This will never win any awards for special effects or great acting, but it will forever be one of the best Saturday morning shows ever filmed. The first two seasons, anyway.
Season one was supervised by veteran SF writer David Gerrold (who wrote the Star Trek episode Trouble With Tribbles and the time travel classic The Man Who Folded Himself, among many other fine works) who got some of the best SF names in the business to contribute scripts. The storylines through this season probed the possibilities of what might happen to the family in their "enclosed universe" and introduced some natives such as Chaka, and some dinosaur characters that they kept around as pets and for comic relief. It also addressed themes of peace and integrity that should be instilled into every young person's mind. And what better way to do that than through a format like this... what kid doesn't love dinosaurs? The last episode of this season, written by Gerrold, provided the closest thing to a "satisfying ending" the series ever got.
Season two was much shorter and Gerrold didn't stay with it. I think Ted Sturgeon contributed one script, but most of them were written by studio writers. The series held true to the first season and they explored many of the same themes and kept most of the same characters. At the end of season two, the father was sucked into a time portal. Spencer Milligan didn't want to continue with the series. As a complete series, these episodes should fit into a timeline that took place before the season finale to season one. The first two seasons contained a lot of great writing, some interesting twists, a character named Enid who always seemed to know a little more than he let on and always had something of positive moral value to contribute. There was always the threat of the Sleestaks (which were primitive versions of Enid, whose race had regressed with time), the T-Rex was a constant threat, and of course there had to be a way out... or was there? One problem was that they found a routine and settled in it and spent very little time during this season looking for a way out.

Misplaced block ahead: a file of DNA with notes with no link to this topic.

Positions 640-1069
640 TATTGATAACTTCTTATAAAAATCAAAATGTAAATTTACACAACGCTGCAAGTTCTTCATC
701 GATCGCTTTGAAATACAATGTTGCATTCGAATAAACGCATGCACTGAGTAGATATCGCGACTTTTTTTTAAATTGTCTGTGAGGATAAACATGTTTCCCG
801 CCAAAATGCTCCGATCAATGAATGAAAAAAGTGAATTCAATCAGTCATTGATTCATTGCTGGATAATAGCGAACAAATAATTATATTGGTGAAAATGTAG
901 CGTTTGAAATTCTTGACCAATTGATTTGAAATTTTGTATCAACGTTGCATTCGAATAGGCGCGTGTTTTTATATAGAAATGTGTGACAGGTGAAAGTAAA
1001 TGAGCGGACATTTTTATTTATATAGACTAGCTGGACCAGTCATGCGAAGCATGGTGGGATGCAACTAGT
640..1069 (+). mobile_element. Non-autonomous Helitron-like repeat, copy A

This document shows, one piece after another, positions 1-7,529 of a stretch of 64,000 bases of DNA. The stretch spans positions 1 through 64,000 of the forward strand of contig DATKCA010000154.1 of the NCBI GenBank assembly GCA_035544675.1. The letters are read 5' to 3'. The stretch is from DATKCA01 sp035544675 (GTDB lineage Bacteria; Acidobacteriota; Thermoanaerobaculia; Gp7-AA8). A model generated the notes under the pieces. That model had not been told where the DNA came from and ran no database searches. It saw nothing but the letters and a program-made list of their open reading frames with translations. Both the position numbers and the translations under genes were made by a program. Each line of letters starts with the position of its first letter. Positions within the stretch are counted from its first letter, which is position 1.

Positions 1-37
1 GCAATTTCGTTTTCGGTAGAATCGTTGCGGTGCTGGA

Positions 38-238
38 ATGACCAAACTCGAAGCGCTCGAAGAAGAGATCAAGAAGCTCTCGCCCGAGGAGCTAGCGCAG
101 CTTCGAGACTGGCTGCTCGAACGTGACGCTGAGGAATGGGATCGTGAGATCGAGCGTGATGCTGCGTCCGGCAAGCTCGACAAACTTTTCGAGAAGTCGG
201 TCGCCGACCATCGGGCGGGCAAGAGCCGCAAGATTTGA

Season three was an embarrassment that violated the rules the show had established for itself. The kids' uncle (played by the guy who was in the short lived Planet of the Apes tv series), while searching for them, got sucked into the Land of the Lost just as the dad got removed. How convenient. Most of the characters disappeared, including Chaka's family (and Chaka looked different) and all of the dinosaurs disappeared except for the ones who kept trying to kill them. They moved into the abandoned city even though it was the place that posed the most danger to the family due to the Sleestaks (who somehow ere able to talk this season, and the Enid character was made to appear weaker than he had before), and the stories grew more and more inane. Human characters appeared without valid explanation, they explored more land (even though the "enclosed universe" had already been established as being a certain small area) and Greek God-like people and the Flying Dutchman and various other "legendary" people kept popping up, and a weird giant kept trying to kill them. Some of the episodes were entertaining, but for camp purposes. The Roddenberryesque life lessons the first two seasons taught were gone. To make matters worst, the last show just ended and there was never any satisfying closure to the series.
I wish the Land of the Lost remake series from the mid-nineties would get released on DVD. It can't be any worse than season three of the original. I would highly recommend seasons one and two to any SF fan who doesn't mind a little camp. Season three and the nineties series I would recommend to completionists only, as some of the episodes weren't really all that bad. And now that you can get all three seasons in one package, why not own them all?